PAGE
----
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Phoenix Rising

Dream Tree winning the G2 Las Virgenes at Santa Anita (Credit: Benoit Photo)

“I just don’t want to be a normal owner, I wanted to come into the market a play a major change like His Highness Sheikh Mohammed, and to do that, I had to play on a bigger scale.”

That’s quite a mission statement from Amer Abdulaziz, the founder of Phoenix Thoroughbred, as he talks to me from his base in Dubai. Ambitious too, but it’s a philosophy that has inspired him to set up a type of ownership unique to British racing. It was from this standpoint that the idea grew to set up a fund to give “investors” the full ownership experience.

“Rather than investing in syndication of one horse, they invest into the fund, which has all the products under one roof,” Amer explains. “That includes the stallions, the broodmares, yearlings, weanlings, the flipping of horses, and the racehorses, and to minimize the risk, we focus on the breeding side of things.”

The investment fund is still in its infancy, having only existed for going on a year, but the approach is already yielding results. Several have crossed the finish line first across three continents, including at the Grade 1 level in the United States, a Royal Ascot success, and not to mention the emergence of a potential superstar in Gronkowski. All achievements that the man on the other end of the phone is clearly proud of.

Mourinho winning (the $150,000 Smarty Jones Stakes) and Dream Tree winning a Grade 1 in the first seven months of operation gave us great motivation and hunger to be more successful,” Amer said. “It’s also given us the foundation and platform to go and speak to more investors and say to them, ‘Here’s our track record, this is what we do, and these are the returns you can expect after a five-year period.’”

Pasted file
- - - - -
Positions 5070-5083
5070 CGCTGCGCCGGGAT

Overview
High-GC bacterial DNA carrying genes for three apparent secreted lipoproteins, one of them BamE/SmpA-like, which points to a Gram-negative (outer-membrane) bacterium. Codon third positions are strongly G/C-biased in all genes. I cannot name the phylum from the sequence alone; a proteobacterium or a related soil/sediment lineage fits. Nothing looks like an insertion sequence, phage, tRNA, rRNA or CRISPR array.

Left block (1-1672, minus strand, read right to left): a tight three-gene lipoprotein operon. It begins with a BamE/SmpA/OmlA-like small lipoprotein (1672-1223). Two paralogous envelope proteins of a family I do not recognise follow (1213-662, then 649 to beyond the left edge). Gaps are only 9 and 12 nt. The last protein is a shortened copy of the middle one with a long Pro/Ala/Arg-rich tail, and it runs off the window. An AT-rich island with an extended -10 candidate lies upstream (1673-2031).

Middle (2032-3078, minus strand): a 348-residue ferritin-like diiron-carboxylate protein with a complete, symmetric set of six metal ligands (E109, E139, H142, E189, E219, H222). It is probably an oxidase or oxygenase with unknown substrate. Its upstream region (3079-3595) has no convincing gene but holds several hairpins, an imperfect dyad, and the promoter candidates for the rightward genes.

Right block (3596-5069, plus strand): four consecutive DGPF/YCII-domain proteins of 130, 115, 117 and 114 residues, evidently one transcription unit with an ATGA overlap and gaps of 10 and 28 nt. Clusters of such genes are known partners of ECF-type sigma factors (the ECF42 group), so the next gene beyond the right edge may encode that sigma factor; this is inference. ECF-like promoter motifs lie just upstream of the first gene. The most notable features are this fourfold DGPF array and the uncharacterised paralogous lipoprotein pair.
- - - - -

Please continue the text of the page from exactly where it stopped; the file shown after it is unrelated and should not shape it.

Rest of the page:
Although a lot of what I’m being told sounds like a businessman making a pitch, there is clearly a love of the sport underlying what the man who grew up in a family of horse breeders is trying to do. That becomes more apparent when he speaks about that day at Ascot with Signora Cabello and her Queen Mary success.

“Winning at Ascot was better than winning any Derby anywhere with all those people from around the world watching, then to finish second with Advertise (in the Group 2 Coventry one day prior) was clearly a great achievement for us,” he said.

This passion for the thoroughbred is further underlined when we relays the tale of his baptism into the sport of kings.

“I’ve been around horses since I was nine years old,” he told me with more than a hint of nostalgia in is voice. “We had a horse farm as well as cows, and at that time, we were breeding pure Arabian horses. It wasn’t until when I went to Berkley that I had my first experience of thoroughbred racing. Golden Gate race track is not that far from the University, so I went due to my love of the horses, and I fell in love with thoroughbred racing there.”

It’s this racing education that helps explain Phoenix’s focus on US racing, even with the horses that they have trained in the UK, but it is by no means the only reason.

“The love is there, but as a fund manager, I have to look at everything,” Amer said. “UK Racing is amazing, it’s prestigious, and we love that. From a financial point of view, though, it’s doesn’t support our model. In America, if you have a bunch of good horses, the prize money is good, so many Group races are there, and you can race your horses 365 days of the year there. It’s the biggest racing market in the world. We’re not, though, neglecting the UK and Europe. As you know, we have invested a lot of money there, and in Australia, as well.”

The more I learn about the inner workings of Phoenix Thoroughbreds, the more impressed and surprised I am by not only the attention to detail, but also its fairly unique approach to the sport.

“We have a committee,” replies Amer as I ask about how hands-on he gets on an everyday basis. “We all sit together to discuss things to come up with what’s best and what needs to be done. I’m involved in the whole process, but I wouldn’t say I’m a control freak. We meet every Monday to cover the important issues to come up with strategies from breeding to marketing and racing, as well as many other things.”